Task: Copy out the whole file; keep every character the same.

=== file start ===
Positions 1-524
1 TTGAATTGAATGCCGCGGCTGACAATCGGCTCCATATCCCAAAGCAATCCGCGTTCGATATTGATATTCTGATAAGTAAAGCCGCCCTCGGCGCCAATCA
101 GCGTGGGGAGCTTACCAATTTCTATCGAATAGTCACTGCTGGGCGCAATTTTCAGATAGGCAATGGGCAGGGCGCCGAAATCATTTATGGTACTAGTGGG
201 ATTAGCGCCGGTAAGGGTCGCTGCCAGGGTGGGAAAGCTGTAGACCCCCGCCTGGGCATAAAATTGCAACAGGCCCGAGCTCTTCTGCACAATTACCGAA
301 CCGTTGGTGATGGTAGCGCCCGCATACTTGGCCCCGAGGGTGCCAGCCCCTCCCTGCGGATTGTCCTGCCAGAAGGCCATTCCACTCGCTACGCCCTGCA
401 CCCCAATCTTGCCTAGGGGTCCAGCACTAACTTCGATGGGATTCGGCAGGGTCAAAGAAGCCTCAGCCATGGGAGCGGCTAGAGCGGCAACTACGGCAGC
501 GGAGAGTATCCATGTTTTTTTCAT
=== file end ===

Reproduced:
Positions 1-524
1 TTGAATTGAATGCCGCGGCTGACAATCGGCTCCATATCCCAAAGCAATCCGCGTTCGATATTGATATTCTGATAAGTAAAGCCGCCCTCGGCGCCAATCA
101 GCGTGGGGAGCTTACCAATTTCTATCGAATAGTCACTGCTGGGCGCAATTTTCAGATAGGCAATGGGCAGGGCGCCGAAATCATTTATGGTACTAGTGGG
201 ATTAGCGCCGGTAAGGGTCGCTGCCAGGGTGGGAAAGCTGTAGACCCCCGCCTGGGCATAAAATTGCAACAGGCCCGAGCTCTTCTGCACAATTACCGAA
301 CCGTTGGTGATGGTAGCGCCCGCATACTTGGCCCCGAGGGTGCCAGCCCCTCCCTGCGGATTGTCCTGCCAGAAGGCCATTCCACTCGCTACGCCCTGCA
401 CCCCAATCTTGCCTAGGGGTCCAGCACTAACTTCGATGGGATTCGGCAGGGTCAAAGAAGCCTCAGCCATGGGAGCGGCTAGAGCGGCAACTACGGCAGC
501 GGAGAGTATCCATGTTTTTTTCAT